Nigeria government continue to breach the provision of the section 22 of Nigeria’s constitution earlier quoted above. At the last check, a photojournalist with Leadership Ben Uwalaka is still battling for justice over six years after he was assaulted in the line of duty. Ben was attacked in LASU in 2012 by one Bayo Ogunsola, a director in the morgue at LASUTH. It is however pathetic that Ben who almost lost his eyes is yet to get justice since 2012 as the matter suffers uncountable adjournment before Magistrate Bola Osunsanmi. Report has it that the Investigating Police Officer, IPO, Inspector Dolapo of Area F Police Division has not appeared in court since, after appearing just once.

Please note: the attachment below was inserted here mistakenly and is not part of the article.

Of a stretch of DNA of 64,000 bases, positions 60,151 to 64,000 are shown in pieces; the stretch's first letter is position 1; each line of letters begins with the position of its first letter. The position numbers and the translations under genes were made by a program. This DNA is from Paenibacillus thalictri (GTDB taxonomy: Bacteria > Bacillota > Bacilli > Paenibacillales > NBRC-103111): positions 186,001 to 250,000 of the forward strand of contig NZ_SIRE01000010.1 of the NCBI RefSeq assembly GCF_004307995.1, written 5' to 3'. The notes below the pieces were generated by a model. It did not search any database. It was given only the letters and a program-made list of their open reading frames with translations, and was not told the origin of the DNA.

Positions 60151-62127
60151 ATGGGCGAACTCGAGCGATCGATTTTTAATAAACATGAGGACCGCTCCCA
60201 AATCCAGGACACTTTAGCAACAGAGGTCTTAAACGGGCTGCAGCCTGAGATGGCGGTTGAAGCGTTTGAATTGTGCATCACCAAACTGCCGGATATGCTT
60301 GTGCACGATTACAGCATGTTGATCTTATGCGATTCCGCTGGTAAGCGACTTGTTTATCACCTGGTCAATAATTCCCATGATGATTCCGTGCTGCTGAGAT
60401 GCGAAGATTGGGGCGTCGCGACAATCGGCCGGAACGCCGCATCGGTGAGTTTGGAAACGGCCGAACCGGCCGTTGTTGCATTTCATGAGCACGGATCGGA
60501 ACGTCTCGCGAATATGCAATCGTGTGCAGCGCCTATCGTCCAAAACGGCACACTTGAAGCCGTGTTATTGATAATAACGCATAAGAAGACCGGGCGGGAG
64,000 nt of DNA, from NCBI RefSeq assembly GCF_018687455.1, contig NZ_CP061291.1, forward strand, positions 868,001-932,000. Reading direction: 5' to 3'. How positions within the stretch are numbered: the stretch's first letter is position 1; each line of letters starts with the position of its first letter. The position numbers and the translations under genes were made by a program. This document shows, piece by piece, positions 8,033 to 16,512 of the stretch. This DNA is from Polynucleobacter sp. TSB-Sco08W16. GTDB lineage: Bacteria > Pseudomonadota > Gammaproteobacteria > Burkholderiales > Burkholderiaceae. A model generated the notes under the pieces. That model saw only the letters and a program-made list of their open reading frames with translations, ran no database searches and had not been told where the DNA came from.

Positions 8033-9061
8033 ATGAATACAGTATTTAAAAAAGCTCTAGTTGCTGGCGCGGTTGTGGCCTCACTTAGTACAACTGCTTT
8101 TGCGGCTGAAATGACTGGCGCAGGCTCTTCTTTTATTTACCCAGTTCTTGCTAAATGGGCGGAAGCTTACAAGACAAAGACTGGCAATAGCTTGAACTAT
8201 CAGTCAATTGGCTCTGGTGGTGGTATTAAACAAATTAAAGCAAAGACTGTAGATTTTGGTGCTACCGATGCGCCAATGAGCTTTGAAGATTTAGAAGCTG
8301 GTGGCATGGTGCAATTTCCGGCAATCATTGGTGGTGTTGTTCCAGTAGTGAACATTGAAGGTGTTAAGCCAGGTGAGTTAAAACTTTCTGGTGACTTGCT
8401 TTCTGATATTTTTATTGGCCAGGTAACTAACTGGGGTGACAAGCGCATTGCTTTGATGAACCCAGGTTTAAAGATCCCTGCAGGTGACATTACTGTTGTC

In 2018, a reporter with the News Agency of Nigeria (NAN),Taiye Elebiyo Edeni was reportedly brutalized by security operatives, at the venue where President Muhammadu Buhari commissioned Kaduna dry port on Thursday. On 2nd of January, a Nigerian newspaper publisher, Daniel Elombah, who publishes, was arrested around 4:30a.m. in his residence by SARS. Kemi Olunloyo celebrated New Year in Prison.
In 2017, over 22 attacks were recorded, Premium Times head office in Abuja was raided, the Publisher, Dapo Olorunyomi alongside with the Evelyn Okakwu, udiciary correspondent were arrested on 19th of January, 2017 over a story exposing the irregularities of the Chief of Army Staff, Tukur Buratai. The people in power seem to have forgotten that: “If journalism is good, it is controversial, by its nature” – Julian Assange
Franz Kafka says: “Don’t bend; don’t water it down; don’t try to make it logical; don’t edit your own soul according to the fashion. Rather, follow your most intense obsessions mercilessly.”